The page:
Monday, April 18, 2011

Saigon Cinnamon

     Last week while waiting for my son's Tae Kwon Do class to end, I spotted an acquaintance in the crowd of Moms who were also waiting:  my friend, Tuyen. I hadn't seen her in quote some time, and it was a surprise to find out her son was enrolled at my son's TKD school. We embraced, and as I drew close, I smelled the most amazing, delicious smell. In the crook of her neck was a heady, rich fragrance of cinnamon and flowers. After we parted, I remarked on her heavenly perfume. She said she had just come back from visiting her family in Vietnam, and had brought back a bottle of a popular Vietnamese perfume that is scented with Saigon Cinnamon. Before catching up, she told me about Saigon Cinnamon ( and cinnamon from Vietnam ) being the best in the world, the richest and most luxurious and I had to try it.

Saigon Cinnamon is the common name for a genus of cinnamon trees found mainly in central and Northern Vietnam that produces cinnamon with the highest concentration of cinnamonaldehyde, the natural chemical which gives cinnamon its unique and instantly recognizable taste. It is an essential ingredient in the making of pho, the classic Vietnamese noodle soup.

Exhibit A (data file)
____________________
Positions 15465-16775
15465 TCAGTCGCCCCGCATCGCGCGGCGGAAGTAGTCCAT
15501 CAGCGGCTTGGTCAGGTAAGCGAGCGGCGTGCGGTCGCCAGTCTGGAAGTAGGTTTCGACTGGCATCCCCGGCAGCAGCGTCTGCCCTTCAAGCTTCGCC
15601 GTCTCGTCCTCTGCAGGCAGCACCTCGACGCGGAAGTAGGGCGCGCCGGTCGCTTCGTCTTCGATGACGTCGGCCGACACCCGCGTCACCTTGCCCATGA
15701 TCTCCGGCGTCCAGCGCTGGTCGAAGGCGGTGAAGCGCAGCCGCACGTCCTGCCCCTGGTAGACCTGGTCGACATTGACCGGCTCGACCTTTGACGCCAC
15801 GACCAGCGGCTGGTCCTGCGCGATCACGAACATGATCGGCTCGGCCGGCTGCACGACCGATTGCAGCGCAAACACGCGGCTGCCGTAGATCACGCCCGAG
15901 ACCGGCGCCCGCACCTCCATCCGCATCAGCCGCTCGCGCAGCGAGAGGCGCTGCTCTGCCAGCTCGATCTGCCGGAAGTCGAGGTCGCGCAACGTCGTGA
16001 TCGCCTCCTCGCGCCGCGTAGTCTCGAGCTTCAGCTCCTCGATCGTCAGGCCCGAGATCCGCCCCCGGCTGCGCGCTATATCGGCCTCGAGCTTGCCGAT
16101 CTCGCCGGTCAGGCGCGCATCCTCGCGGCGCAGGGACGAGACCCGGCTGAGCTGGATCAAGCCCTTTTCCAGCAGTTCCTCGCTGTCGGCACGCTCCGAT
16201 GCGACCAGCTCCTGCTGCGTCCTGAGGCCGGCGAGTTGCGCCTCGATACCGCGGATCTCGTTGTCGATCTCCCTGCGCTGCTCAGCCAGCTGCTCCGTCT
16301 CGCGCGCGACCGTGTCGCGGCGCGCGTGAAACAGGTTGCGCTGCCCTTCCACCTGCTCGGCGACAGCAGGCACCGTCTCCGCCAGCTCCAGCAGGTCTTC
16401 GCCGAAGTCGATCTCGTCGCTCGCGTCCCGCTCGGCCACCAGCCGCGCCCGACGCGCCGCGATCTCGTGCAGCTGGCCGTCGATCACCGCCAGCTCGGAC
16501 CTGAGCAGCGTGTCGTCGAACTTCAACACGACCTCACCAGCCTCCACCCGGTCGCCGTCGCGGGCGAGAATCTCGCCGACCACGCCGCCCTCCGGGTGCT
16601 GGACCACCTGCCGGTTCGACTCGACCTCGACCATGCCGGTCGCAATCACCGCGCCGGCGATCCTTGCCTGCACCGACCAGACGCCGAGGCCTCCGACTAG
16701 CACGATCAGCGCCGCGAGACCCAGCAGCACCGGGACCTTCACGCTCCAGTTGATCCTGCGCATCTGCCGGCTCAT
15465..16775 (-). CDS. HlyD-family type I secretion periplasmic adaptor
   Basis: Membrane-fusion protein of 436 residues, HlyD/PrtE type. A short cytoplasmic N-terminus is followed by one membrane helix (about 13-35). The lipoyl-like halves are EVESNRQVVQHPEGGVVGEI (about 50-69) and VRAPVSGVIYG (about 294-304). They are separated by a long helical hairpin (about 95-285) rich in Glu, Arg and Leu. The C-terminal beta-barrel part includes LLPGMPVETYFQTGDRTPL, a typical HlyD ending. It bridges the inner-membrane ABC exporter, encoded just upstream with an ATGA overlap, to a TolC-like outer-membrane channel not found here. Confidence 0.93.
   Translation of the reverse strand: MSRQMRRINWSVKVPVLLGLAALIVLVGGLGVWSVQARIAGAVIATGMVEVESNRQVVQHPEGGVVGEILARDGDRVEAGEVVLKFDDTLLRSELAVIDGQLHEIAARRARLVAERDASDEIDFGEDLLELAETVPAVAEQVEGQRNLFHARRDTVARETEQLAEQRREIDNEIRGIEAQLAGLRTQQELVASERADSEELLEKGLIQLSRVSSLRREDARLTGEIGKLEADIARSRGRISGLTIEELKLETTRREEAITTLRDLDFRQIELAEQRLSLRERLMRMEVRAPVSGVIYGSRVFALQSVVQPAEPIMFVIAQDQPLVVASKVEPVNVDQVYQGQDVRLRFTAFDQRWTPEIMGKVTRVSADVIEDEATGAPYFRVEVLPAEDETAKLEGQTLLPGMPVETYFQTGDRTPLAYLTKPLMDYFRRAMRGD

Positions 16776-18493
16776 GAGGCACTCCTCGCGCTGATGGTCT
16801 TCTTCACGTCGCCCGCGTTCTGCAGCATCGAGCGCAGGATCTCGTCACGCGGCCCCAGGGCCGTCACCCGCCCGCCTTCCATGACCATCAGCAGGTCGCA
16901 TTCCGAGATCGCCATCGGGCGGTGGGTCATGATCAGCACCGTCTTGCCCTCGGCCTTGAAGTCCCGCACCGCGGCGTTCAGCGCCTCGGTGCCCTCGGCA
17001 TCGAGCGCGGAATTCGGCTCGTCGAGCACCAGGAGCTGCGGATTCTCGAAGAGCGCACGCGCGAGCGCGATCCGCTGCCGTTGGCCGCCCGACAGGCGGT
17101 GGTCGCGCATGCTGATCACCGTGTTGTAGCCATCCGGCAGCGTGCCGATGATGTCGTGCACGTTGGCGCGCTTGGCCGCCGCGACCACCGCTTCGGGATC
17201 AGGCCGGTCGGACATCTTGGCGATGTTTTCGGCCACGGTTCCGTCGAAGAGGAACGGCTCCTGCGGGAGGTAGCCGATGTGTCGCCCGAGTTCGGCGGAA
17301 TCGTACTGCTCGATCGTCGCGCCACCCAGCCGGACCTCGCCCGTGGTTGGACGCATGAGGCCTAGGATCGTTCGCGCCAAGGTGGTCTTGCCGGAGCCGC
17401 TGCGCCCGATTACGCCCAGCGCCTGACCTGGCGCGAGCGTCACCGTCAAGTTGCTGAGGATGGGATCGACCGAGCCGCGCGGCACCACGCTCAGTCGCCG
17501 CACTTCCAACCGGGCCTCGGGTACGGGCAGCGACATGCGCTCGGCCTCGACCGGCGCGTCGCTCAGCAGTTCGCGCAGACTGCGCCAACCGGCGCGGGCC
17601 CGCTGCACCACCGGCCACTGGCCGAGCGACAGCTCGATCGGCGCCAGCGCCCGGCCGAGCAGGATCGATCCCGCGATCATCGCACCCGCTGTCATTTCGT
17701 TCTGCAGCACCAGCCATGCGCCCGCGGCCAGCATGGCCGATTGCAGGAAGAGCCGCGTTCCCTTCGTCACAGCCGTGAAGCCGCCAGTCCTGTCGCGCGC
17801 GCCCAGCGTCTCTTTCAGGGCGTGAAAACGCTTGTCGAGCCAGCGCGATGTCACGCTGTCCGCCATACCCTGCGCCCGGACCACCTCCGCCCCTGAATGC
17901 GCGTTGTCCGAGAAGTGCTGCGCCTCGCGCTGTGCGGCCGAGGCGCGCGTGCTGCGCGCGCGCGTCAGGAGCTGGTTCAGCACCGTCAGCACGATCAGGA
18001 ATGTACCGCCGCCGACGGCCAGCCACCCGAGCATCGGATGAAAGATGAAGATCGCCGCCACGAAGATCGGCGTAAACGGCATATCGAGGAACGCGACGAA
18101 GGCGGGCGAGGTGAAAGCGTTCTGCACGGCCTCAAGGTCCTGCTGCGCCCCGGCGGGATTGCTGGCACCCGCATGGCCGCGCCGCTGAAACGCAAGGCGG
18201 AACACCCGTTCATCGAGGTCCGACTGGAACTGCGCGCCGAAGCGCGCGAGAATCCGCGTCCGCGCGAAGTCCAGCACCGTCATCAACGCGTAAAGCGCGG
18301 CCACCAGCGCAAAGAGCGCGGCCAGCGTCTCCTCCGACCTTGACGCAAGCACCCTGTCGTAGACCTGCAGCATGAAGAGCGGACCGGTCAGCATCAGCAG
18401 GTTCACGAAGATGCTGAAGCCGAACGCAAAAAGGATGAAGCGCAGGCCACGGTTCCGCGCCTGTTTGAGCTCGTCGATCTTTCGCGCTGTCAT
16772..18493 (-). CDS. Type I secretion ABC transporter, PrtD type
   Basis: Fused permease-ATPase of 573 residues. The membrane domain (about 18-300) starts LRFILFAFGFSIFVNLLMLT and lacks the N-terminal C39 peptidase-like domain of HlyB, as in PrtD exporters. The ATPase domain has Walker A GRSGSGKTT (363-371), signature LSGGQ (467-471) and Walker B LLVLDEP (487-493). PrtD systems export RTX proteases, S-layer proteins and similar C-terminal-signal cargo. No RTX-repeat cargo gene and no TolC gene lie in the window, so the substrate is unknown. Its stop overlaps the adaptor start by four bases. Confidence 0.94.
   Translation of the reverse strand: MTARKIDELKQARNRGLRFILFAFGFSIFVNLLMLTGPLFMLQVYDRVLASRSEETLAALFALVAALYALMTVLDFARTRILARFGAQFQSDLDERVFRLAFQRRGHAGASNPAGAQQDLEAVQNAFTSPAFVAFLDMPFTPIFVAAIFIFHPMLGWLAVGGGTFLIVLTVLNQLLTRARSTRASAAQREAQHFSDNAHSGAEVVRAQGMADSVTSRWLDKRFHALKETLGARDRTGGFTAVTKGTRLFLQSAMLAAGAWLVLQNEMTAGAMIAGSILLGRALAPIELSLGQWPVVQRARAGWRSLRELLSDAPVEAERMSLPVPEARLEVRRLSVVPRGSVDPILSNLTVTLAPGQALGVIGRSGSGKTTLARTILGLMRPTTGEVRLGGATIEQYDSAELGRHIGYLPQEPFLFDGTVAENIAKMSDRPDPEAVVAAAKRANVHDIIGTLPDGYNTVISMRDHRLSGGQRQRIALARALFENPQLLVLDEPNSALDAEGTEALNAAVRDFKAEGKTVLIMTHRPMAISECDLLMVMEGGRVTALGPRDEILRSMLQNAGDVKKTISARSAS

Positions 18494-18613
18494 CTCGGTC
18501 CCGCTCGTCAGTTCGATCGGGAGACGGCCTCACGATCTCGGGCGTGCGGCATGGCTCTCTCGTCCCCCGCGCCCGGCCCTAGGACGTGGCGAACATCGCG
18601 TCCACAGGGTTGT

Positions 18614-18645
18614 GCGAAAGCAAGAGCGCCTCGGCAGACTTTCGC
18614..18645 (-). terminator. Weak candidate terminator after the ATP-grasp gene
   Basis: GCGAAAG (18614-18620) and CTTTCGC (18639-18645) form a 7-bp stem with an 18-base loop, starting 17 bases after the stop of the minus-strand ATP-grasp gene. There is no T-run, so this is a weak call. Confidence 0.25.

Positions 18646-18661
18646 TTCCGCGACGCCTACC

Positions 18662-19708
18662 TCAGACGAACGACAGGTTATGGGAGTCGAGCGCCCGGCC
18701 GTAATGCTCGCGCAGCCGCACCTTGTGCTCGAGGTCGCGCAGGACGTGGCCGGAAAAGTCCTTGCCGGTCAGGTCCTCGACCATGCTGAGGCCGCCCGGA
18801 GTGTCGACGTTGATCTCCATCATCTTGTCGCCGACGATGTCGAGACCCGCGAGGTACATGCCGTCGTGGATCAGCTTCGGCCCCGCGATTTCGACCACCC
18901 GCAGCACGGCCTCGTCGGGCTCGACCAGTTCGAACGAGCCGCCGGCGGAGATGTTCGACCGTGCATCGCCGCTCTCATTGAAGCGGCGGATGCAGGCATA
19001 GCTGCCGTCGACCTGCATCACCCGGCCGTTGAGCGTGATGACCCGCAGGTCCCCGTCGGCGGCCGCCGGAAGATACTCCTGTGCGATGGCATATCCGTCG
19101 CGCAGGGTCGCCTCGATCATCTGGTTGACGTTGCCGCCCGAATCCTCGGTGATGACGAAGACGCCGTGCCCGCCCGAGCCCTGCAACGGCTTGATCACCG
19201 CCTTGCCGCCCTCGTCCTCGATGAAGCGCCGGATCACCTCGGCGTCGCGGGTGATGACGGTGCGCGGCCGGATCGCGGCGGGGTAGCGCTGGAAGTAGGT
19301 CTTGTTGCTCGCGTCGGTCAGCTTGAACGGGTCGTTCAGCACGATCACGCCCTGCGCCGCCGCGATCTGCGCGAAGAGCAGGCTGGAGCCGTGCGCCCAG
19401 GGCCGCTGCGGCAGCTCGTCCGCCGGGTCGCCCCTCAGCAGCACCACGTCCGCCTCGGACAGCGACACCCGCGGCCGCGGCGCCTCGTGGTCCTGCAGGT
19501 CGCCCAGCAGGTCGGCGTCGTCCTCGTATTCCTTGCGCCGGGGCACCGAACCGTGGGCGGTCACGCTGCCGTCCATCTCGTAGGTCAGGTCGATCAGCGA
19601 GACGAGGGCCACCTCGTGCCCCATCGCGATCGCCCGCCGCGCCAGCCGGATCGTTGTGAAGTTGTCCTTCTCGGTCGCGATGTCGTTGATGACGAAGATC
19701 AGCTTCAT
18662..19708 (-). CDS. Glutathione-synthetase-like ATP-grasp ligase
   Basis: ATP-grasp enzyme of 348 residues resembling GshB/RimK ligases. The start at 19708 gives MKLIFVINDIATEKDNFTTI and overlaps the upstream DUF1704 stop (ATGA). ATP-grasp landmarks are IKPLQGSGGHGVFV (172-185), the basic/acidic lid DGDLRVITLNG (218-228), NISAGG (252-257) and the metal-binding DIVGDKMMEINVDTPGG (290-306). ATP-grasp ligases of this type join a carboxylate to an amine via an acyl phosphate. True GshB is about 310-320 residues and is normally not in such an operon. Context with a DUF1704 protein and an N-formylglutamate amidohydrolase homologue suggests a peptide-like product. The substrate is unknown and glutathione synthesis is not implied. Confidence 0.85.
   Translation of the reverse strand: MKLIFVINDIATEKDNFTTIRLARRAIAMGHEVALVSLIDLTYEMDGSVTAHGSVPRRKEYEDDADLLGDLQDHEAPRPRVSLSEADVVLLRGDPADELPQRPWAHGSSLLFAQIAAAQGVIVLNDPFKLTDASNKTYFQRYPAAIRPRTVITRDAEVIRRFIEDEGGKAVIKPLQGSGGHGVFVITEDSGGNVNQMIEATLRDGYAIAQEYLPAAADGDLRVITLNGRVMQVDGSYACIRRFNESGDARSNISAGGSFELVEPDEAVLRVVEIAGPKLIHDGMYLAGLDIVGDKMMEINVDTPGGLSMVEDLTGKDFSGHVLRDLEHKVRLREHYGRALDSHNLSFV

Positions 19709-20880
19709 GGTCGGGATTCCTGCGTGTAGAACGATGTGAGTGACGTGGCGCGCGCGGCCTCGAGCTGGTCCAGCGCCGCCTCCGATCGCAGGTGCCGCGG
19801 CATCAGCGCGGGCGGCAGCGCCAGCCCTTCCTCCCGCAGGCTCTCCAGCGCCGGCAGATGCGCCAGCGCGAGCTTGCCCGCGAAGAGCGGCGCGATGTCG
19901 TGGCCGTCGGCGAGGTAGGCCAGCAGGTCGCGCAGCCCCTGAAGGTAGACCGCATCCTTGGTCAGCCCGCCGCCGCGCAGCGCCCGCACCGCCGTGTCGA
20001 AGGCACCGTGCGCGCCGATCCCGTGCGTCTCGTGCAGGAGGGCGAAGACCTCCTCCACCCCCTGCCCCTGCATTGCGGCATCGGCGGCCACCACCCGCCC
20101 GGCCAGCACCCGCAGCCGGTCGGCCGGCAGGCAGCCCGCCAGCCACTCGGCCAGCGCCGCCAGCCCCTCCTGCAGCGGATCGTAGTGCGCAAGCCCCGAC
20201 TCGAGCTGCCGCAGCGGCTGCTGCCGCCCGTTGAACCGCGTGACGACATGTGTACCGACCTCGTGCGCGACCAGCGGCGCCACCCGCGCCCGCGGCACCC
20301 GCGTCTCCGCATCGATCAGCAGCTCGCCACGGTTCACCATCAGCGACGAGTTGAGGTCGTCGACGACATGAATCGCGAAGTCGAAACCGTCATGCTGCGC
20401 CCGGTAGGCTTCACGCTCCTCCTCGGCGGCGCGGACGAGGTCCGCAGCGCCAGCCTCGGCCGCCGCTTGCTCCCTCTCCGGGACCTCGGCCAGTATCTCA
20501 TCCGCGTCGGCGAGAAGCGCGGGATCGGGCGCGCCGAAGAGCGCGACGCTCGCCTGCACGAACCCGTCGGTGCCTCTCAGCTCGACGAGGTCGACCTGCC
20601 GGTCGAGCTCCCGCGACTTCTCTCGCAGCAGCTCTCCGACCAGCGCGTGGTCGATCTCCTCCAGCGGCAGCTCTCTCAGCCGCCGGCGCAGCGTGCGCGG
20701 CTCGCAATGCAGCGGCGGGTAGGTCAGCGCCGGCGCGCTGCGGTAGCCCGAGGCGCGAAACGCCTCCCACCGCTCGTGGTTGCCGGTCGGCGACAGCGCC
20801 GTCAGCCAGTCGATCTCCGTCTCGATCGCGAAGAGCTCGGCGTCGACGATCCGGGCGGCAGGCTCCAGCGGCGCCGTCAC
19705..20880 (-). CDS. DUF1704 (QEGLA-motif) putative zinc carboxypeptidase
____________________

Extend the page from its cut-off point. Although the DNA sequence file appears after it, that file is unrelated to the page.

According to Tuyen, when buying Saigon cinnamon,  make sure to buy it from a reputable vendor. As it usually is among the highest priced cinnamon you can buy, less than scrupulous vendors can cut the Saigon cinnamon with "regular" cinnamon to make more money. The oil concentration in real Saigon cinnamon is so high, spice buyers often will set fire to a stick before purchase, to ensure they are actually getting the real thing and not "regular" cinnamon which in rolled bark form will not burn easily.

      Most cinnamon you buy here in the States is mostly from Indonesia and called Korintj.  Saigon cinnamon has double the amount of volatile oil of Korintji. The volatile oil cinnamonaldehyde is what delivers the flavor and aroma — higher content means greater intensity.

      As Clean Eaters, we are often given to using spices and herbs to enhance our foods. This weekend I will be headed to my local Penzey's shop to buy myself a bottle of Saigon cinnamon. I can't wait to try it and compare it to my regular, off the shelf Korintji cinnamon I have been using.I use cinnamon liberally in oatmeals and hot morning grain cereals, and on my sweet potatoes.

Link to purchase Saigon cinnamon:

Williams Sonoma : Sagon Cinnamon

My Spice Sage: Small dose to Bulk buying Saigon Cinnamon

Penzey's : Saigon Cinnamon